Petition launched over Sefton transport cuts

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School bus (Pic: Wikimedia Commons)

School bus (Pic: Wikimedia Commons)

Sefton Council plans to cut transport for disabled children and young people after they reach the age of 16 and introduce tracking devices to encourage independent travel.

The proposal, which emerged in January, has recently gained interest after a petition against the scheme circulated on Facebook. Formby resident, Joanne Allman, who coordinated the petition, explained that it would adversely affect children.

She told JMU Journalism: “I think a lot of parents are angry that the council are presenting this as being about promoting independence for young people, whereas many suspect it is just about cutting costs.

“I’m sure that we would all be delighted if our children were able to travel to school or college independently, but sadly, it isn’t possible for all young people.”

The council currently pays transport for over 16s if the child possesses a statement proving SEN (Special Educational Needs) after being assessed, or if the child cannot walk due to their SEN, a disability or mobility problem. If the policy change is approved, transport would only continue to be provided for students in agreement with the council’s statutory duties, which includes beyond statutory walking distances and those on low incomes.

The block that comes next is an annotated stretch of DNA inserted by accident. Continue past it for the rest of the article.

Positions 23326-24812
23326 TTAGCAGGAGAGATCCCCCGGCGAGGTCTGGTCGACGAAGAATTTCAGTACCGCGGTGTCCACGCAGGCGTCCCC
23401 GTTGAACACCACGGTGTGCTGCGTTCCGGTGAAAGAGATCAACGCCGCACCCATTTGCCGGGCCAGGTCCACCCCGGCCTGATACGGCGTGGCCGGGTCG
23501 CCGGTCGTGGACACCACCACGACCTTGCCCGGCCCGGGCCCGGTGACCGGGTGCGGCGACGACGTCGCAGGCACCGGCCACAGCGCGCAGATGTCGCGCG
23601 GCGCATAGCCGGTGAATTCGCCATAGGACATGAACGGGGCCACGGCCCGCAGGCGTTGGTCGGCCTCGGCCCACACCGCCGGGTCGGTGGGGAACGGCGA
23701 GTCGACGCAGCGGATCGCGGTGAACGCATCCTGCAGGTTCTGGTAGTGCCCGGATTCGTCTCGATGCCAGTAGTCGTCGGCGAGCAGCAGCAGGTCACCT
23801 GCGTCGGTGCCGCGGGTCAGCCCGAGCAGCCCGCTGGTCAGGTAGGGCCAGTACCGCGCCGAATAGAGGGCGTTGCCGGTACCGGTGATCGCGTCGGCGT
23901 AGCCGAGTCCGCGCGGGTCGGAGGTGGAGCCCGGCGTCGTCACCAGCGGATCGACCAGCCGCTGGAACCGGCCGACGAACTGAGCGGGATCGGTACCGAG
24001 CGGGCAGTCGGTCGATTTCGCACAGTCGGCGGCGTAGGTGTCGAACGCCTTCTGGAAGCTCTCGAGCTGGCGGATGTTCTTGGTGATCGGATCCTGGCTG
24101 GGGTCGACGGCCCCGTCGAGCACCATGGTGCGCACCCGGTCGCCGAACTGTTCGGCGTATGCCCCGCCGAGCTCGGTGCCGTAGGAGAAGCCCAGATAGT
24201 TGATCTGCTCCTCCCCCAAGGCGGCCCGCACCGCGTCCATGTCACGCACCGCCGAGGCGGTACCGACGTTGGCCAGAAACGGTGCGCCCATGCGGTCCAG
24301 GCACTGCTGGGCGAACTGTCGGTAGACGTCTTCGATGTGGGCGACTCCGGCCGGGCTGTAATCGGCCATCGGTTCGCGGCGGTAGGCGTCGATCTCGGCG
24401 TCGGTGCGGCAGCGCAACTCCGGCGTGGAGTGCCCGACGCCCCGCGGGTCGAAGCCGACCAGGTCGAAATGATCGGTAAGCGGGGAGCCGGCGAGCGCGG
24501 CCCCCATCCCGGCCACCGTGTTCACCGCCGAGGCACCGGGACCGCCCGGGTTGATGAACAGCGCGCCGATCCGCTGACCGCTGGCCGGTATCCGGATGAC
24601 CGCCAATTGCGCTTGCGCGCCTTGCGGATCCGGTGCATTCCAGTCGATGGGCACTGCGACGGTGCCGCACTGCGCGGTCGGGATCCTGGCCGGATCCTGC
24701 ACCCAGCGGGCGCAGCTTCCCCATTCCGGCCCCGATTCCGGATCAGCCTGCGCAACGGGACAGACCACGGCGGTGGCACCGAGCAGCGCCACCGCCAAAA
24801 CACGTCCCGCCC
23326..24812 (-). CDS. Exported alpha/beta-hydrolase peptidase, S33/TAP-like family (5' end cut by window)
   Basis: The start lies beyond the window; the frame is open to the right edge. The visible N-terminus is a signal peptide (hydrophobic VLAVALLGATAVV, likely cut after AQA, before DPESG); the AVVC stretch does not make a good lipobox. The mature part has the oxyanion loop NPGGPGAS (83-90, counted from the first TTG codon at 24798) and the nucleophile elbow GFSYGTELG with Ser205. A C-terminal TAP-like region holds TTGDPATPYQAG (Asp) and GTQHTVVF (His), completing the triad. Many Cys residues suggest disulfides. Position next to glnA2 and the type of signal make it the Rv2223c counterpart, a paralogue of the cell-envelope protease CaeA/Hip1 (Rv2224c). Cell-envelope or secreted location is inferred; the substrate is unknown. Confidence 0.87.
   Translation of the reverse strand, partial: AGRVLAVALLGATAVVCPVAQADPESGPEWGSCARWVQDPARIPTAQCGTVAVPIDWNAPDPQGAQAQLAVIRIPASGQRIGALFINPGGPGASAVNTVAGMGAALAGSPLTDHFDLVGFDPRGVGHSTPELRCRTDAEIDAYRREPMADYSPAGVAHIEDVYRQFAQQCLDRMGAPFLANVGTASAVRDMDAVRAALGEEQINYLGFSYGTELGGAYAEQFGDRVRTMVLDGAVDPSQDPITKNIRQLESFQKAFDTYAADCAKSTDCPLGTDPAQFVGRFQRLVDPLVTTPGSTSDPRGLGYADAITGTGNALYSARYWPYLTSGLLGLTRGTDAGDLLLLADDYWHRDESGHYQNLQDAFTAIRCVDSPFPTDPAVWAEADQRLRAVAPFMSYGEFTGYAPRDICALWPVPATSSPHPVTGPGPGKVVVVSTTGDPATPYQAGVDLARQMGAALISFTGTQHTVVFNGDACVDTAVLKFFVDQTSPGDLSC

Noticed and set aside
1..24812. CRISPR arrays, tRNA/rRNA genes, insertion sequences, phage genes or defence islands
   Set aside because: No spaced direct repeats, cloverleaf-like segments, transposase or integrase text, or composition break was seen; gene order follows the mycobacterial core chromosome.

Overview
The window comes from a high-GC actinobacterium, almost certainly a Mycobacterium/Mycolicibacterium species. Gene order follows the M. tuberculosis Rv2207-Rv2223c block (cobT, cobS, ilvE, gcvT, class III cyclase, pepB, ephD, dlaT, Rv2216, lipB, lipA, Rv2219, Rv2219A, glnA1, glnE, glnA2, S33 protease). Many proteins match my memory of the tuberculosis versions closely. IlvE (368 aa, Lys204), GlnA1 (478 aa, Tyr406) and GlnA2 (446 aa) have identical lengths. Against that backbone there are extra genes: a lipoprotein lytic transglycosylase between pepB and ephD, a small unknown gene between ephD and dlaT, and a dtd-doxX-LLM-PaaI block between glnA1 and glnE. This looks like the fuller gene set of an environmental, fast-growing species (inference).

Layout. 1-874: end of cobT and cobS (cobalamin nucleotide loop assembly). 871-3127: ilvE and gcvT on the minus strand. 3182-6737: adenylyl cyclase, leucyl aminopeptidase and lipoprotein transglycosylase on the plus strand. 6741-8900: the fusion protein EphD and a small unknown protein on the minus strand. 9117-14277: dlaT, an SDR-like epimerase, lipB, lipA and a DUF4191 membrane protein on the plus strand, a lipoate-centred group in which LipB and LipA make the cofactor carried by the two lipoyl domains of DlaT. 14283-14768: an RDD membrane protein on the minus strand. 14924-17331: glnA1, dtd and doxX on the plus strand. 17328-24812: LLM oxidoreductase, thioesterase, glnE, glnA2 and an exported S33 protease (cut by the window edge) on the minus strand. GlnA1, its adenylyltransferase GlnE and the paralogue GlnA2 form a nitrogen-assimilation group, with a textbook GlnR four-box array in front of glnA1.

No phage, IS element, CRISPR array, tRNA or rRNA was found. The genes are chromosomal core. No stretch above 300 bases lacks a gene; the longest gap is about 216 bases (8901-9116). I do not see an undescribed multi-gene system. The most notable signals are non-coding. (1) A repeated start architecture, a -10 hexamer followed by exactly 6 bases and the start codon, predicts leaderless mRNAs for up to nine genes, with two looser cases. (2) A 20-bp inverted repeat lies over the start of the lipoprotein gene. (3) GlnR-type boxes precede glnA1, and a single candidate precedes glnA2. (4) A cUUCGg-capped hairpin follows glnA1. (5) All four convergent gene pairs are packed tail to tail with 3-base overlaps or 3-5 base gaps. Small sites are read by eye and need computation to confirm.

Allan continued: “The severely disabled will be hit the hardest. Some children are wheelchair users, and require specially adapted transport. Some live far away from school–I know of families who live 15 miles away, so that would mean driving 60 miles every day.

“If parents are working, they may even have to give up work to take their children to school or college. Some parents have younger children, or children at two different special schools, or one at special school and one at a specialist college–how would they cope?”

It is feared that severely disabled children, with profound and complex difficulties do not have the necessary skills to access this support, nor will they be able to travel to school or college independently.

Presented as “an opportunity for young people to develop independence skills”, Sefton Council is offering a ‘Travel Training’ scheme which would include a security tracking device with the intention of enabling children and young people to travel to and from school or college independently.

A report from the Head of Learning and Support, Mike McSorley, reads: “Children, families and young people are at the centre of the assessment and care planning process and are partners in making decisions throughout.

“Transport is considered as part of these processes and each pupil will be individually assessed and where appropriate independent travel will be one of the Education Health and Care Plan outcomes. It is envisaged that young people who are capable of using public transport will be moved from specialist transport to public transport by year 10.”

About Stephanie Bewley, JMU Journalism